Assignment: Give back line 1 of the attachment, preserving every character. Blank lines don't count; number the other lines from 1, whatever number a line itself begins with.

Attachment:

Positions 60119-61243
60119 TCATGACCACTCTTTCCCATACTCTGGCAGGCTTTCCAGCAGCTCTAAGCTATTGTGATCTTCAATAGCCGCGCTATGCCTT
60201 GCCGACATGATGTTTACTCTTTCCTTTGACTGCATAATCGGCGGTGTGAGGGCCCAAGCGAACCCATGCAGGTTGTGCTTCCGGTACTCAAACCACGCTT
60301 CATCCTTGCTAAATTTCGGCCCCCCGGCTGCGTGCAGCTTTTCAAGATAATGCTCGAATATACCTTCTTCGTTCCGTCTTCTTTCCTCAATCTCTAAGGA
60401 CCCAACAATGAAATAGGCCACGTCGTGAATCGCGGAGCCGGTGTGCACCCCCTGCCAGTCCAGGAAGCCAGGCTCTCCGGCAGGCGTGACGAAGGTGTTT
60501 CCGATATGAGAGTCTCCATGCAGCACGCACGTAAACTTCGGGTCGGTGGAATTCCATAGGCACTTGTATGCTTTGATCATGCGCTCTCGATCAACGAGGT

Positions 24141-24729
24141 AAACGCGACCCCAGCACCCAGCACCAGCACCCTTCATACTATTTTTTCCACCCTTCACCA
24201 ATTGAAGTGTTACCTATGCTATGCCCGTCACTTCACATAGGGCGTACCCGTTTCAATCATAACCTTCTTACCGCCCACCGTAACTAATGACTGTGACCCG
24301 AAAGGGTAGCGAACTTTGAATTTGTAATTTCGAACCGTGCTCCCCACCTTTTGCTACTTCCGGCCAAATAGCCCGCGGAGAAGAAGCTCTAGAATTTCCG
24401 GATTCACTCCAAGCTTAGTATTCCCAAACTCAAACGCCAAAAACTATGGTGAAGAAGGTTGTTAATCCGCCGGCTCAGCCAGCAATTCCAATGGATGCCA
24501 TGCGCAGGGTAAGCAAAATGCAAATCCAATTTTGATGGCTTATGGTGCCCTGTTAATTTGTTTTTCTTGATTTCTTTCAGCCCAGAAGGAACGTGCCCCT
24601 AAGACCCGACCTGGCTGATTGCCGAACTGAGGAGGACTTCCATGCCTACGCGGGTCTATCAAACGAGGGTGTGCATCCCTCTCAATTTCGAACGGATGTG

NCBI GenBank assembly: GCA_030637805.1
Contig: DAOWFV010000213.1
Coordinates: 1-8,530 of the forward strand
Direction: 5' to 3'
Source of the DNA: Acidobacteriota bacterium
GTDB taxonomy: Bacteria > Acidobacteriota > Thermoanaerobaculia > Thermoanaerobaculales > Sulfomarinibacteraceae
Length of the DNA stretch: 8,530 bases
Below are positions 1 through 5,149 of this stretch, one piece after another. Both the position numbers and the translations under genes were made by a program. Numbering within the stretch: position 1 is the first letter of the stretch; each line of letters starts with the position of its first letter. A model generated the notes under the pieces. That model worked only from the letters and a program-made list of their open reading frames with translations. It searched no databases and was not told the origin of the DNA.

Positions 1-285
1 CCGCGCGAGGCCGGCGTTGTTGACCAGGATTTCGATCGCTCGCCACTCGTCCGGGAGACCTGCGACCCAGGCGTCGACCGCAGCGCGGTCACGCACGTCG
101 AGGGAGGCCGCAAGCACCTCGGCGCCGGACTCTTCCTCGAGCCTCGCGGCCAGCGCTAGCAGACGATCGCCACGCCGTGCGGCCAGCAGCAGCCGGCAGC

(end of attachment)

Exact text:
Positions 60119-61243